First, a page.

- Free of duress: The premarital agreement must also be signed by each party of his or her own free will. This goes a step further than the above stipulation to eliminate any type of duress.
- Mutual understanding: When a premarital agreement is challenged in court, the judge can also look at the parties involved to determine if, at the time of the signing, both parties had a full understanding of the agreement and the potential outcome in the event of a divorce.
Given the many rules and standards a premarital agreement must meet before it is enforceable, it is possible to challenge one in court. If you and your spouse are considering getting divorced and you believe that your prenup is unfair, too restrictive, or unenforceable, you should speak to a family law attorney at DiBella Law Offices, P.C. as soon as possible. We can review your agreement, explain your rights under Massachusetts state law, and advocate on your behalf before a judge.
Challenging a premarital agreement requires showing that the contract itself is unenforceable under the law. This can include reviewing the specific language in the agreement as well as the circumstances surrounding its signing.
Failure to disclose assets: Many couples falsely assume that a premarital agreement removes the need to review their finances. This is not true. For the agreement, both spouses must thoroughly review and outline their assets before marriage so that they can both make an informed decision about the agreement. If one member hid certain property or debt, then the entire agreement could be made invalid.
Unenforceable clauses: Premarital agreements should only encompass the financial relationship between a couple. This means that “lifestyle clauses” are unenforceable under the law and cannot be included in an agreement. But it also means that certain clauses surrounding children, such as rules about child support, custody, and visitation, cannot be included in an agreement. If your spouse tried to use the agreement to claim full custody or refuse to pay child support, a family law judge could dismiss the request immediately.
Use of force or manipulation: Both members must willingly sign the prenup for it to be valid in a Massachusetts courtroom. Using threats, manipulation, blackmail, or coercion to make one member sign the agreement is not only illegal but makes the agreement invalid. In addition, both members should have ample time to review the agreement and the opportunity to speak to a separate attorney, even if they only work with one attorney.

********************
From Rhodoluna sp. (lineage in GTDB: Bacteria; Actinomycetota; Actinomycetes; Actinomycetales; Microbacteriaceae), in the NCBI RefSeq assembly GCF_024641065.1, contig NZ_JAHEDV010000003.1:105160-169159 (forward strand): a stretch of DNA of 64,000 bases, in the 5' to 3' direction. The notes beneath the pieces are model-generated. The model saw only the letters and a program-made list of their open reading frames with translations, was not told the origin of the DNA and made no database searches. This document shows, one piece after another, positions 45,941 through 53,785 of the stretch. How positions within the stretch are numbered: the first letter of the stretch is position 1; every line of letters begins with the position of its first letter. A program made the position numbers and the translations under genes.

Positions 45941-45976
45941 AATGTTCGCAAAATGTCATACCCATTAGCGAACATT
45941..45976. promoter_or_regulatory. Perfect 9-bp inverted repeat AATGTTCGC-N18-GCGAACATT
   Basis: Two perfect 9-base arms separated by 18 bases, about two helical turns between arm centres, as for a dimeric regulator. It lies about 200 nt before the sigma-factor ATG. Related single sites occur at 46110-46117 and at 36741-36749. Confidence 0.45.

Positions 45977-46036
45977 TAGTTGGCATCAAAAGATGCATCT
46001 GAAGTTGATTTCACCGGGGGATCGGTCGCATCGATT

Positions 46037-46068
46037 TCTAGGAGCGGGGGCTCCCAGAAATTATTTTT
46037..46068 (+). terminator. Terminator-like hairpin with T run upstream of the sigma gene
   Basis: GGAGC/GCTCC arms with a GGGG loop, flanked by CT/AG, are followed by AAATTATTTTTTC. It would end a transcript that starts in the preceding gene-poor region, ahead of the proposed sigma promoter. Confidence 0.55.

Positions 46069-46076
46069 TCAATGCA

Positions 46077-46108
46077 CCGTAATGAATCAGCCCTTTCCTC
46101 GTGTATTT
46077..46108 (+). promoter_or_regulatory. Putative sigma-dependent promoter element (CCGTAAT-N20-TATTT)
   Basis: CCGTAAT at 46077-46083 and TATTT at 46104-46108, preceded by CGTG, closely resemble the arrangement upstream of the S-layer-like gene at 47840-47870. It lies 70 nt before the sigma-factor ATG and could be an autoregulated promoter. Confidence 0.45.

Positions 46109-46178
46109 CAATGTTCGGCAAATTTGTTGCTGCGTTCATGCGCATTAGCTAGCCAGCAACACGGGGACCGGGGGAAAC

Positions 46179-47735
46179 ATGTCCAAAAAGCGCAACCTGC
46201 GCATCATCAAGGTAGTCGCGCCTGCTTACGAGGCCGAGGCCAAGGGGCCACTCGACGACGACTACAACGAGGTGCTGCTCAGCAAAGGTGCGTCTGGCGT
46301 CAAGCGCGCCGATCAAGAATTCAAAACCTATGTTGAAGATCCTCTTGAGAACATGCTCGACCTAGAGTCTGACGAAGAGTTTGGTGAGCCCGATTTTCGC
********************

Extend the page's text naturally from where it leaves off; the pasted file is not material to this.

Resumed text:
Unfair language: Premarital agreements may allow a couple to keep their assets from becoming marital property, but there are limitations. Massachusetts courts can ignore the agreement if they feel this document is unfair, meaning it could leave one member financially insecure after a divorce. In these instances, the court may impose financial support, like alimony or spousal support, or require a fairer equitable distribution of assets.
Not in writing: Oral agreements are not valid as premarital agreements, as are any provisions that were not initially included in the agreement.
Challenging a prenuptial can be a stressful process, as it can turn your divorce from an amicable one to a contentious one. However, you should never allow yourself to become financially insecure or destitute to avoid hurt feelings. If a premarital agreement is unfair or unreasonable, you should not hesitate to challenge it to get your fair share from your marriage.
No one wants to contemplate the need for life insurance, but we purchase it to protect our loved ones in the event of our death. In the case of a prenuptial agreement, you are simply preparing for the worst to protect yourself and your financial future.
Prenups can be incredibly complex documents depending on your income level, property, age, and other factors. You and your spouse may have difficulties determining what you can include in it, how it should be written, and when it is valid. If you attempt to draft one on your own and do not thoroughly review it with an experienced lawyer, you may find it unenforceable down the line.
The Boston family law attorneys at DiBella Law Offices, P.C. understand that it can be difficult to speak of or even think about a future divorce. But with our years of experience, we can assist you in planning for an event that we all hope never occurs. If you bring your case to us, we can thoroughly review your finances, assets, debt, and property to craft a thorough and valid premarital agreement that helps you prepare for the worst-case scenario.
In addition, if you are in the midst of a divorce and believe that your premarital agreement is unfair, we can represent you in court to challenge it and ensure you are treated fairly. To schedule your free consultation, call DiBella Law Offices, P.C., at (617) 870-0907.